(Bloomberg) -- Ivory Coast, the world’s top cocoa producer, has overtaken South Africa to become the best-rated sovereign in sub-Saharan Africa with foreign debt outstanding.

While both countries were affirmed at BB- by S&P Global Ratings on Friday, Ivory Coast’s outlook was moved to positive on what the ratings company said was an improving debt profile, while South Africa’s outlook was held at stable.

The yield on Ivory Coast’s debt maturing in 2028 fell 13 basis points to 7.09% as of 12 p.m. in London on Monday. That’s the lowest since April 15. South Africa’s dollar debt due in 2030 was trading at a yield of 6.9%, down from levels above 8.5% as recently as October.

“The rating trajectory of Cote d’Ivoire over the past ten years has been impressive, reflecting the country’s economic turnaround over the period,” said Samir Gadio, head of Africa strategy at Standard Chartered. “Many other African sovereigns have been downgraded over that period.” 

Ivory Coast broke sub-Saharan Africa’s nearly two-year lockout from international capital markets this January by selling $2.6 billion in eurobonds. The economy, one of the region’s fastest-growing, is projected by the International Monetary Fund to expand by 6.5% in 2024, up from 6.2% last year.

Despite shrinking cocoa production and downgraded forecasts, the government secured a $4.8 billion funding agreement with the IMF, bolstering its finances and reserves. S&P said it expects commodies exports to rise over the next two years.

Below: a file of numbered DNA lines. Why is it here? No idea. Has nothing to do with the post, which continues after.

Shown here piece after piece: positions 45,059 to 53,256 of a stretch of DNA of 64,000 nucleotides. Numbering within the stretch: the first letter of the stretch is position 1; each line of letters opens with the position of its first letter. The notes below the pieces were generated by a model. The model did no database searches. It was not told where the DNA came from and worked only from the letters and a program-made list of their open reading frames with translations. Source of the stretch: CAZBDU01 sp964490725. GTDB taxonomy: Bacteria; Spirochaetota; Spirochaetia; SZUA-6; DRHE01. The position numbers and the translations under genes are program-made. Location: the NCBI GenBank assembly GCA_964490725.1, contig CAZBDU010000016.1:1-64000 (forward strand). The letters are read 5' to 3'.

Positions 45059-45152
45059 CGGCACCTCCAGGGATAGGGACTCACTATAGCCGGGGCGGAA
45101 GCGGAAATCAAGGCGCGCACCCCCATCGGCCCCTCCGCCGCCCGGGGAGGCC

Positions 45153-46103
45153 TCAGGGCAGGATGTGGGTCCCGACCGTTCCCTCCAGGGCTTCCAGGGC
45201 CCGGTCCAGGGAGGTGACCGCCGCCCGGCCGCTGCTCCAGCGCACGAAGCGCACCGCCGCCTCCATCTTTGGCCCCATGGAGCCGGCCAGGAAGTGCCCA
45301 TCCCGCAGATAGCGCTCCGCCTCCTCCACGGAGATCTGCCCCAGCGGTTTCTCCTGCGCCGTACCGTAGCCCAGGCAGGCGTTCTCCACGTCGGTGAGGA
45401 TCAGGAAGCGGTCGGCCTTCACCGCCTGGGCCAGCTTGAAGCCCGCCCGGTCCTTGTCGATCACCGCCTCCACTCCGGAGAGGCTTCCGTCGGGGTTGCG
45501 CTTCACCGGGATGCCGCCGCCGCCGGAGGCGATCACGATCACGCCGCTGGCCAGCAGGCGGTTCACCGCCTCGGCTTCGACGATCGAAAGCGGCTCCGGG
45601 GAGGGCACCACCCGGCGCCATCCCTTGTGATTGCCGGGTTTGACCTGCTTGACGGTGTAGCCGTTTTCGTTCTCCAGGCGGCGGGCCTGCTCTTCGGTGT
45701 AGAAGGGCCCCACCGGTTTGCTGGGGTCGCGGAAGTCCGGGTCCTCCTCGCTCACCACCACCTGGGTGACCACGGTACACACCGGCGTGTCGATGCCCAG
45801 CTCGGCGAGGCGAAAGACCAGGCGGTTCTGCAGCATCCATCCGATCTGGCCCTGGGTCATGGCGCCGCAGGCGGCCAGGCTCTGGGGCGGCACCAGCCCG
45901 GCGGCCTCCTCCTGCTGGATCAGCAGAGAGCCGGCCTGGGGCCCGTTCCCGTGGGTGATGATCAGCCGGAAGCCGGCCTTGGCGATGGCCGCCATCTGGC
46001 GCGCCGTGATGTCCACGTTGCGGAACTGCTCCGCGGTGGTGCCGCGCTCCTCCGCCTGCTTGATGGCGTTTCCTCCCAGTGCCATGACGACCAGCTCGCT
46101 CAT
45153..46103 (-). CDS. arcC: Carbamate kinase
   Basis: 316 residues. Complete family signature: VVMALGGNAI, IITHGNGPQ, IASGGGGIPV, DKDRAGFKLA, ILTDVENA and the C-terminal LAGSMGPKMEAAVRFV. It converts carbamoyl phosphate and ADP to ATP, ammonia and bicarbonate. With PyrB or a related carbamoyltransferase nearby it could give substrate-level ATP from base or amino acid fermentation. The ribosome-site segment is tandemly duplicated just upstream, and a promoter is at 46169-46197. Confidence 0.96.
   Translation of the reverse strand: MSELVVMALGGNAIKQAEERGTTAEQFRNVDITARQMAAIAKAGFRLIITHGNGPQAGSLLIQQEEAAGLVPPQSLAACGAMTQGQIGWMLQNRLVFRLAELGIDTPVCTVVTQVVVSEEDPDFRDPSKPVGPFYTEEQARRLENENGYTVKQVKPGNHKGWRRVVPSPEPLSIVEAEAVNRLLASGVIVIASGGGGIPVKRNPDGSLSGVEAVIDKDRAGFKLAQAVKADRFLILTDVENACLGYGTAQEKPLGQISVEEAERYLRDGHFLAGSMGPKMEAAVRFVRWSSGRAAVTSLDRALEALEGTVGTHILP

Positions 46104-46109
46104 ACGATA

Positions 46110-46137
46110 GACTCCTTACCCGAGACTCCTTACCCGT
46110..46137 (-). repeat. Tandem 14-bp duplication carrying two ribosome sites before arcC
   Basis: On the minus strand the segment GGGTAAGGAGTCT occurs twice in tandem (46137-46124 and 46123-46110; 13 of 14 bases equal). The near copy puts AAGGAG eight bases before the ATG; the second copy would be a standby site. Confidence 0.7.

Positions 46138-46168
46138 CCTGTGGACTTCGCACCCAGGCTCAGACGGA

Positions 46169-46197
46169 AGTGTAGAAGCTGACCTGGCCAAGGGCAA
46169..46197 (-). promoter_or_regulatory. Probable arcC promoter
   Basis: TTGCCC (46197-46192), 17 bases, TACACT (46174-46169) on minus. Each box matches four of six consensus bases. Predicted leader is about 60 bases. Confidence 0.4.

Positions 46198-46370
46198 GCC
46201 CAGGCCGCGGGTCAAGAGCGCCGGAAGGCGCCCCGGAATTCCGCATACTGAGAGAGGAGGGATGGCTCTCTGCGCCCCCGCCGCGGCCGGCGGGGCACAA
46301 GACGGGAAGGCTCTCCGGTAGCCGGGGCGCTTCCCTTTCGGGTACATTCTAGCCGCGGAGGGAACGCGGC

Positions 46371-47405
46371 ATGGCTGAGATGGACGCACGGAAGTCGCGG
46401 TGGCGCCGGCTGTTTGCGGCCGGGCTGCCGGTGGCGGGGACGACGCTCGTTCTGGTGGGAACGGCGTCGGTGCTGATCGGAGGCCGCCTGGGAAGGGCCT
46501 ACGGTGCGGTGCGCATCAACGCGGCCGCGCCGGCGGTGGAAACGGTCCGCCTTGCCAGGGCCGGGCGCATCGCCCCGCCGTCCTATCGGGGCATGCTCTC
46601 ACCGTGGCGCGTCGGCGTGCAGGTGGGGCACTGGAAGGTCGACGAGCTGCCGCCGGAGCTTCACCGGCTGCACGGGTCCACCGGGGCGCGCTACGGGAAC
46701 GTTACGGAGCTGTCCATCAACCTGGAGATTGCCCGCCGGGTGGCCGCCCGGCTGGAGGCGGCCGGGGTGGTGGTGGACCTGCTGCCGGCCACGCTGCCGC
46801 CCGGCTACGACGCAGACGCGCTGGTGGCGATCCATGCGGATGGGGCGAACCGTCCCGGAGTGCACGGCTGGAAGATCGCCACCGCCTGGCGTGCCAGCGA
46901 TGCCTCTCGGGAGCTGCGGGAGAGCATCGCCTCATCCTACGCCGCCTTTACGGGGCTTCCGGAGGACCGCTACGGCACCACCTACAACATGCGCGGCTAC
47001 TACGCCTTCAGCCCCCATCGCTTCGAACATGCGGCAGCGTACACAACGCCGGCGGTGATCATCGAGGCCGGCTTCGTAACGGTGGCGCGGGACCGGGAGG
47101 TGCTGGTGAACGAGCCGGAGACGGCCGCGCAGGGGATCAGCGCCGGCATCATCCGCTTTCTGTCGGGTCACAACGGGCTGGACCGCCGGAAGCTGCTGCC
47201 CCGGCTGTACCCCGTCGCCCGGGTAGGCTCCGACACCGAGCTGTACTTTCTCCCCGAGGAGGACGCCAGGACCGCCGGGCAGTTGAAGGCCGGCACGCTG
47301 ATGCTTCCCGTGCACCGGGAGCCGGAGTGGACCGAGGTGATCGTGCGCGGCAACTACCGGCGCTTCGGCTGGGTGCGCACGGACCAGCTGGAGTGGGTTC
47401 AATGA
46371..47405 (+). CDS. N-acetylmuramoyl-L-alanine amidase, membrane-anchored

“The positive outlook reflects our view that, over the next 24 months, rising commodity exports could lead to a more significant reduction in external and fiscal imbalances than in our base case,” said primary credit analyst Sebastien Boreux in S&P’s statement. “This could be accompanied by high economic growth, benefiting from economic reforms, donor support, and monetary and political stability.”

In March, Moody’s raised Ivory Coast’s rating to Ba2, two levels below investment grade, putting it on par with South Africa.

Gadio said that while Ivory Coast and South Africa have similar ratings, the former’s bonds would likely continue to trade at a spread pick-up over the latter’s. “Cote d’Ivoire has built a strong track record in global financial markets under the current administration,” he said, but “further fiscal consolidation will be needed to stabilize still-sustainable debt levels.”

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